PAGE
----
Official Statements of War Aims and Peace Proposals, December 1916 to November 1918

By James Brown Scott | Go to book overview

PEACE PROPOSAL OF POPE BENEDICT XV1
August 1, 1917

TO THE RULERS OF THE BELLIGERENT PEOPLES: From the beginning of our Pontificate, in the midst of the horror of the awful war let loose on Europe, we have had of all things three in mind: To maintain perfect impartiality toward all the belligerents, as becomes him who is the common father and loves all his children with equal affection; continually to endeavor to do them all as much good as possible, without exception of person, without distinction of nationality or religion as is dictated to us by the universal law of charity as well as by the supreme spiritual charge with which we have been entrusted by Christ; finally, as also required by our mission of peace, to omit nothing, as far as it lay in our power that could contribute to expedite the end of these calamities by endeavoring to bring the people and their rulers to more moderate resolution, to the serene deliberation of peace, of a "just and lasting" peace.

Whoever has watched our endeavors in these three grievous years that have just elapsed could easily see that, while we remain ever true to our resolution of absolute impartiality and beneficent action we never cease to urge the belligerent peoples and governments again to be brothers, although all that we did to reach this very noble goal was not made public.

About the end of the first year of the war we addressed to the contending nations the most earnest exhortations, and in addition pointed to the path that would lead to a stable peace honorable to all. Unfortunately our appeal was not heeded, and the war was fiercely carried on for two years more, with all its horrors. It became even more cruel and spread over land and sea and even to the air and desolation and death were seen to fall upon defenseless cities, peaceful villages and their innocent people.

And now no one can imagine how much the general suffering would increase if other months or, still worse, other years, were added to this sanguinary triennium. Is this civilized world to be turned into a field of death and is Europe, so glorious and flourishing, to rush as though carried by a universal folly, to the abyss and take a hand in its own suicide?

In so distressing a situation, in the presence of so grave a menace,

____________________
1

Text as issued to the press by the U. S. State Department.

-129-

Notes for this page

Add a new note
If you are trying to select text to create highlights or citations, remember that you must now click or tap on the first word, and then click or tap on the last word.
One moment ...
Default project is now your active project.
Project items
Notes
Cite this page

Cited page

Style
Citations are available only to our active members.
Buy instant access to cite pages or passages in MLA 8, MLA 7, APA and Chicago citation styles.

(Einhorn, 1992, p. 25)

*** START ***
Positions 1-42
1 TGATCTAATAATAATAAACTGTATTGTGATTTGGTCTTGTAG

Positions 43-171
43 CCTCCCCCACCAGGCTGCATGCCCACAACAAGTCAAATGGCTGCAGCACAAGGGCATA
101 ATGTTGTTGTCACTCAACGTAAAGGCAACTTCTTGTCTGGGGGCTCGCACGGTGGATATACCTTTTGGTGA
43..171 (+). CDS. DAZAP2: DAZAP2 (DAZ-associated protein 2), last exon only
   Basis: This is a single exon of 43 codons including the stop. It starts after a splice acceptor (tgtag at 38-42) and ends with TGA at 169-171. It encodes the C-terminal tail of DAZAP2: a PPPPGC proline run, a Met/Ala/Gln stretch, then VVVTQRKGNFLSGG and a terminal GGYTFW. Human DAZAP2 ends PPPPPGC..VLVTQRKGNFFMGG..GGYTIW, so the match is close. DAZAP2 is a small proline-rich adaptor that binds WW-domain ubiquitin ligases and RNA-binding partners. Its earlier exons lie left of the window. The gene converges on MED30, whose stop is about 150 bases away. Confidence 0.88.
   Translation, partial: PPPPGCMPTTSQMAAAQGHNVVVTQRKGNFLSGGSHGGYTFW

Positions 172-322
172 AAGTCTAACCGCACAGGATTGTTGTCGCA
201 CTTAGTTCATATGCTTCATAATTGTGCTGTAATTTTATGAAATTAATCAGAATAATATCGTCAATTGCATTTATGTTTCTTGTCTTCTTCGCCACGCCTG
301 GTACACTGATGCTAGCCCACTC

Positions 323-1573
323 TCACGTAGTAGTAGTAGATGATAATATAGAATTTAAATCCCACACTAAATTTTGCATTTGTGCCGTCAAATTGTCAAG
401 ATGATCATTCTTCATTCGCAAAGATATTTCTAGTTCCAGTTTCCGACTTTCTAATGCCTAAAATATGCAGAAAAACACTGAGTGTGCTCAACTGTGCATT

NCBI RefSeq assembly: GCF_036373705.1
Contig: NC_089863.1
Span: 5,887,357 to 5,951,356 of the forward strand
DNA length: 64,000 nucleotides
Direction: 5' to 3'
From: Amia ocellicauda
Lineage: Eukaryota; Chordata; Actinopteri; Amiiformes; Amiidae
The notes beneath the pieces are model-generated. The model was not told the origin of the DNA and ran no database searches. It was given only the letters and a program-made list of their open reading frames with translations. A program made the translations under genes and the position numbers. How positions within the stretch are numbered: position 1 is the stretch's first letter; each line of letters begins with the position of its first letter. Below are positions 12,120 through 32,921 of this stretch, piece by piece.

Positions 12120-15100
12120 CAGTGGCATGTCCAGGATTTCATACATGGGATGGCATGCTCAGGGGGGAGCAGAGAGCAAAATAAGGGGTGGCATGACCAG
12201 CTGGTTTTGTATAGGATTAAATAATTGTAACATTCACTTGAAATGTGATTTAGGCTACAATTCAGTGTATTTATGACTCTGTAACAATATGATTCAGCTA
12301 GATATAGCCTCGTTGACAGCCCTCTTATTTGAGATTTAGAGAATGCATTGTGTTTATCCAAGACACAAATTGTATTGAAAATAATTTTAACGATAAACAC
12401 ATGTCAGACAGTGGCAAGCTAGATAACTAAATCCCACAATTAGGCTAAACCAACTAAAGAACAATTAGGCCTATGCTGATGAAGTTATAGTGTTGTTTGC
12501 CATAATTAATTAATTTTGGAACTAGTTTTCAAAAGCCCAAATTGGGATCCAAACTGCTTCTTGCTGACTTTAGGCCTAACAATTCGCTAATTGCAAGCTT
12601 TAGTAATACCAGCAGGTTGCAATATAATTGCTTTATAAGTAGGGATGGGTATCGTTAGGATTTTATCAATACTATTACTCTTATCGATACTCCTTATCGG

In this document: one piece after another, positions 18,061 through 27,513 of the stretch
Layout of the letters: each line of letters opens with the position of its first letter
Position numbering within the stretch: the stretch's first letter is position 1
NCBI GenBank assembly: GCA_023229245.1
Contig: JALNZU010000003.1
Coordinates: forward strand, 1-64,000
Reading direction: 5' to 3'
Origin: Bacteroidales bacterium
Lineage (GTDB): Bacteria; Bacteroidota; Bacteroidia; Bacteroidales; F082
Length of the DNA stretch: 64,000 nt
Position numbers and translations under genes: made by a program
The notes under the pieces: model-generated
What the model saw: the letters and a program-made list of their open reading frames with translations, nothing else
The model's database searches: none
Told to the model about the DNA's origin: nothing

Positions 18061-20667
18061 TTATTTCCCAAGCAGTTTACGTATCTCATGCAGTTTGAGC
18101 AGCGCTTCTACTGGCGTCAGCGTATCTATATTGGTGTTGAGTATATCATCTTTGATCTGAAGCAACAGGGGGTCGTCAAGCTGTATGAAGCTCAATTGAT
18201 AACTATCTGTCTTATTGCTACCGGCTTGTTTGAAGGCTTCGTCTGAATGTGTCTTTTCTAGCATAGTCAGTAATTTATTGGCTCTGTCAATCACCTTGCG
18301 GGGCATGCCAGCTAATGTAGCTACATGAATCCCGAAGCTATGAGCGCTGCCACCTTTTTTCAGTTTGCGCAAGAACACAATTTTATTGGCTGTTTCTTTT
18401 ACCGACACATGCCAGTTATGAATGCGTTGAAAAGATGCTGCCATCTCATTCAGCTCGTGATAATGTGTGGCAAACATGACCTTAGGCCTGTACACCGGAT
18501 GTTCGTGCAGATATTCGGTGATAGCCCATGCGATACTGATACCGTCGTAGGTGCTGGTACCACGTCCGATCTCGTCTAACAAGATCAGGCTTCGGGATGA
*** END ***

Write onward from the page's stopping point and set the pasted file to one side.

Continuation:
(Einhorn 25)

(Einhorn 25)

1. Lois J. Einhorn, Abraham Lincoln, the Orator: Penetrating the Lincoln Legend (Westport, CT: Greenwood Press, 1992), 25, http://www.questia.com/read/27419298.

Note: primary sources have slightly different requirements for citation. Please see these guidelines for more information.

Cited page

Bookmark this page
Official Statements of War Aims and Peace Proposals, December 1916 to November 1918
Table of contents

Table of contents

Settings

Settings

Typeface
Text size Smaller Larger Reset View mode
Search within

Search within this book

Look up

Look up a word

  • Dictionary
  • Thesaurus
Please submit a word or phrase above.
Print this page

Print this page

Why can't I print more than one page at a time?

Help
Full screen
Items saved from this book
  • Bookmarks
  • Highlights & Notes
  • Citations
/ 518

matching results for page

    Questia reader help

    How to highlight and cite specific passages

    1. Click or tap the first word you want to select.
    2. Click or tap the last word you want to select, and you’ll see everything in between get selected.
    3. You’ll then get a menu of options like creating a highlight or a citation from that passage of text.

    OK, got it!

    Cited passage

    Style
    Citations are available only to our active members.
    Buy instant access to cite pages or passages in MLA 8, MLA 7, APA and Chicago citation styles.

    "Portraying himself as an honest, ordinary person helped Lincoln identify with his audiences." (Einhorn, 1992, p. 25).

    "Portraying himself as an honest, ordinary person helped Lincoln identify with his audiences." (Einhorn 25)

    "Portraying himself as an honest, ordinary person helped Lincoln identify with his audiences." (Einhorn 25)

    "Portraying himself as an honest, ordinary person helped Lincoln identify with his audiences."1

    1. Lois J. Einhorn, Abraham Lincoln, the Orator: Penetrating the Lincoln Legend (Westport, CT: Greenwood Press, 1992), 25, http://www.questia.com/read/27419298.

    Cited passage

    Thanks for trying Questia!

    Please continue trying out our research tools, but please note, full functionality is available only to our active members.

    Your work will be lost once you leave this Web page.

    Buy instant access to save your work.

    Already a member? Log in now.

    Search by... Author
    Show... All Results Primary Sources Peer-reviewed

    Oops!

    An unknown error has occurred. Please click the button below to reload the page. If the problem persists, please try again in a little while.